Influenza A (H1N1): Generic production must be part of solution for access to influenza medicines

Only WHO can determine global stockpile needs and coordinate the fair allocation of the supply of flu drugs.

While uncertainty still prevails over the severity of a possible influenza pandemic, many developing countries do not have stockpiles of medicines or advanced purchase commitments with manufacturers to ensure access to protect their populations if the pandemic does take hold.

“If a pandemic were to occur, the test of global solidarity will be whether there is a focus on developing countries who would likely be hit worst, since they would be the least prepared,” said Michelle Childs, Director of Policy and Advocacy at Médecins Sans Frontières’ Campaign for Access to Essential Medicines. "The production of generic versions of influenza medicines will be crucial to ensure these countries can not only get hold of these drugs but also at an affordable price Rich countries cannot just buy their way out at the expense of developing countries.”

Populations in many developing countries will be far more vulnerable to the Influenza A (H1N1) virus because they are already affected by malnutrition and high burdens of other diseases such as tuberculosis, HIV and malaria.

But focusing solely on negotiations to boost supply and reduce prices with the current manufacturers will not solve the problem. Generic producers will have a crucial role to play. Generic production of oseltamivir in India can be scaled up as the patent on this drug has already been rejected there and there is no patent in several other developing countries.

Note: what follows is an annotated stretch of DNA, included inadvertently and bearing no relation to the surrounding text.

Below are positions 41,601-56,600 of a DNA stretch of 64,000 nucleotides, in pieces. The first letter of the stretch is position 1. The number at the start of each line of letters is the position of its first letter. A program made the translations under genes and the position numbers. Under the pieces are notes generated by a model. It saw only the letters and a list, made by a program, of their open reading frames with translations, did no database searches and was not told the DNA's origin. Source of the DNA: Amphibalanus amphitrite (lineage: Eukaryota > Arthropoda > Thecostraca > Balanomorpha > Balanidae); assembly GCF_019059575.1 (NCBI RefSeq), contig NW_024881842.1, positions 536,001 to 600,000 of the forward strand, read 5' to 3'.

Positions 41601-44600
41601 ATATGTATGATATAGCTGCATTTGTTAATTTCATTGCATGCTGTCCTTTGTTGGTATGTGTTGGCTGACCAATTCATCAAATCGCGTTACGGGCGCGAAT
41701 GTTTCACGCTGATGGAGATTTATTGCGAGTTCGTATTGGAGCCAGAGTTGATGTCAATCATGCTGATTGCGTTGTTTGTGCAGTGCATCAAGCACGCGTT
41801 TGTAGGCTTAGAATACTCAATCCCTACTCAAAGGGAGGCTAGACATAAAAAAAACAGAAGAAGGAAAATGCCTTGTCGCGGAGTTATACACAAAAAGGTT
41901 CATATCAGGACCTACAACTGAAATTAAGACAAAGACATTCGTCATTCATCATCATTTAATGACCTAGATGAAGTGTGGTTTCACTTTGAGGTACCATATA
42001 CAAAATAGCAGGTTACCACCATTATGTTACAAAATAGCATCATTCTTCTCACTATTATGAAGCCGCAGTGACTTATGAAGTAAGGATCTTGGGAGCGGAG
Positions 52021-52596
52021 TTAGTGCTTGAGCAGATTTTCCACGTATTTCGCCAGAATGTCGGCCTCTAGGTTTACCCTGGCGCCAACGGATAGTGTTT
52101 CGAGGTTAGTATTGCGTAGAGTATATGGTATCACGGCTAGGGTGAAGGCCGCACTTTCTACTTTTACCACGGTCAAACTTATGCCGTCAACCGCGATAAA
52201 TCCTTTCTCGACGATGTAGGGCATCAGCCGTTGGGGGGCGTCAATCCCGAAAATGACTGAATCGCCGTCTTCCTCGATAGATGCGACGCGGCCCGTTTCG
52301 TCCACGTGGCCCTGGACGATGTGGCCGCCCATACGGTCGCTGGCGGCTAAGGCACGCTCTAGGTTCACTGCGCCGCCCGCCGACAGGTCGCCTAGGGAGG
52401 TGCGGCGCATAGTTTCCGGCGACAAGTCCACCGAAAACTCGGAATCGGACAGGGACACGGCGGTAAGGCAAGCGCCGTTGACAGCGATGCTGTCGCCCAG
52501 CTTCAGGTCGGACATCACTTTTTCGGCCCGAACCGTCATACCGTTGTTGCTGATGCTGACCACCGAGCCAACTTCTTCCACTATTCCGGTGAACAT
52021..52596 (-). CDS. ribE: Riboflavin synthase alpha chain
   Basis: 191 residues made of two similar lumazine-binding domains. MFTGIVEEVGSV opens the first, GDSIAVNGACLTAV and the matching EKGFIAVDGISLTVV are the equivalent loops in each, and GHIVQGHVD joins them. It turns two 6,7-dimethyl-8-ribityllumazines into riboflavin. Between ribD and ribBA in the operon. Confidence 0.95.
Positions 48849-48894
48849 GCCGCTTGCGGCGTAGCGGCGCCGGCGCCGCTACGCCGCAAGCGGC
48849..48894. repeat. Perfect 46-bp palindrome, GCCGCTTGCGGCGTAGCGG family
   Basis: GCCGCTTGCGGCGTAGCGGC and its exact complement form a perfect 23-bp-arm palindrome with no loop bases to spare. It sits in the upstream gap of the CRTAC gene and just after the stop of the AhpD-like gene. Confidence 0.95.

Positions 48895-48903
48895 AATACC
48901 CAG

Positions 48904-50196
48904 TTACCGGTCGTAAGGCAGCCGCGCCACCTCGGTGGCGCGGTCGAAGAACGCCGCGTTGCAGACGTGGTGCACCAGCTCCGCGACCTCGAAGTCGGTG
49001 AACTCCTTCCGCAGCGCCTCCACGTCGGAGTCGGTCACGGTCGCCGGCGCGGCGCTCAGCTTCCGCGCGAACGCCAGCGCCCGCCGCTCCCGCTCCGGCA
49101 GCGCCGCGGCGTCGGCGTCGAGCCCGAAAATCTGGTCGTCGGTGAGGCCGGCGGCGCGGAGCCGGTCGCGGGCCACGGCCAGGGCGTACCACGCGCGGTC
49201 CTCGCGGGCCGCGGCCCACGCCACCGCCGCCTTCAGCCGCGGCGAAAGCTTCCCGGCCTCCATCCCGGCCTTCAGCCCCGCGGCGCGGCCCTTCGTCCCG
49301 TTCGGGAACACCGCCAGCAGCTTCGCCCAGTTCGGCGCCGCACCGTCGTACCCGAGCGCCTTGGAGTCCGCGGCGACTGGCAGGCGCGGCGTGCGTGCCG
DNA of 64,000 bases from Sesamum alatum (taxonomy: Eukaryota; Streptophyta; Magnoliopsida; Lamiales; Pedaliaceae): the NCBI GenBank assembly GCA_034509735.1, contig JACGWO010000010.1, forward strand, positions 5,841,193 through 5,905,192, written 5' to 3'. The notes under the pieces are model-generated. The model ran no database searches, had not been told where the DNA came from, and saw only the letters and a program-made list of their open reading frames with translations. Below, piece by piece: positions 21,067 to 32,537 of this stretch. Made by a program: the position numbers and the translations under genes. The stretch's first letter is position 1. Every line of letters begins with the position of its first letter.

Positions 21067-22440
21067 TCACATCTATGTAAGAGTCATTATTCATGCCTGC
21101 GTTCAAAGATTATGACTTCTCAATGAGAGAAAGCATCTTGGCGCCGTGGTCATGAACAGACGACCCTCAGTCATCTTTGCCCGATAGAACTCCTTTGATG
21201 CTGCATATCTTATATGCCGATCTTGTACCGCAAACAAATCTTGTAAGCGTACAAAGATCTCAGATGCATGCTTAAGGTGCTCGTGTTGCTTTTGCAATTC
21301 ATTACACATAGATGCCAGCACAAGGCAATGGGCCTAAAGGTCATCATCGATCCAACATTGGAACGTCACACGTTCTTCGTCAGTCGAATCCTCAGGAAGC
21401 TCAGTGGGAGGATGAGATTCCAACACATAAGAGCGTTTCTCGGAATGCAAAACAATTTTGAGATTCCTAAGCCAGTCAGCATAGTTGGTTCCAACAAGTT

“As part of its mandate for pandemic preparedness, the World Health Organization needs to take action to increase generic drug supply for the treatments that it is recommending,” warned Childs. “Only WHO can determine global stockpile needs and coordinate the fair allocation of the supply of flu drugs.”

In countries where recommended treatments are patented governments and/or patent holders need to assure generic companies that patents will not be a barrier. Governments can do this by issuing compulsory licenses whereby the patent holder receives royalties.

So far, patent holders have been issuing voluntary licenses with several manufacturers, but these can come with conditions attached.

“Patent holders could make the whole process easier by publicly declaring that they will not assert their patent rights to prevent access to generic products,” said Childs.

Alternatively companies could agree to place their patents into a ‘patent pool’ – a mechanism that allows generic manufacturers to produce medicines on equitable licensing terms.

It is also important to remember that while a flu pandemic is a threat, thousands die of HIV/AIDS and other diseases every day in developing countries.

“Patents should not stand in the way of access to essential drugs: not with influenza, and not with HIV/AIDS or any other illness,” emphasised Childs. “We need to see the same level of attention that is now paid to influenza for diseases that already kill millions of people in the developing world.”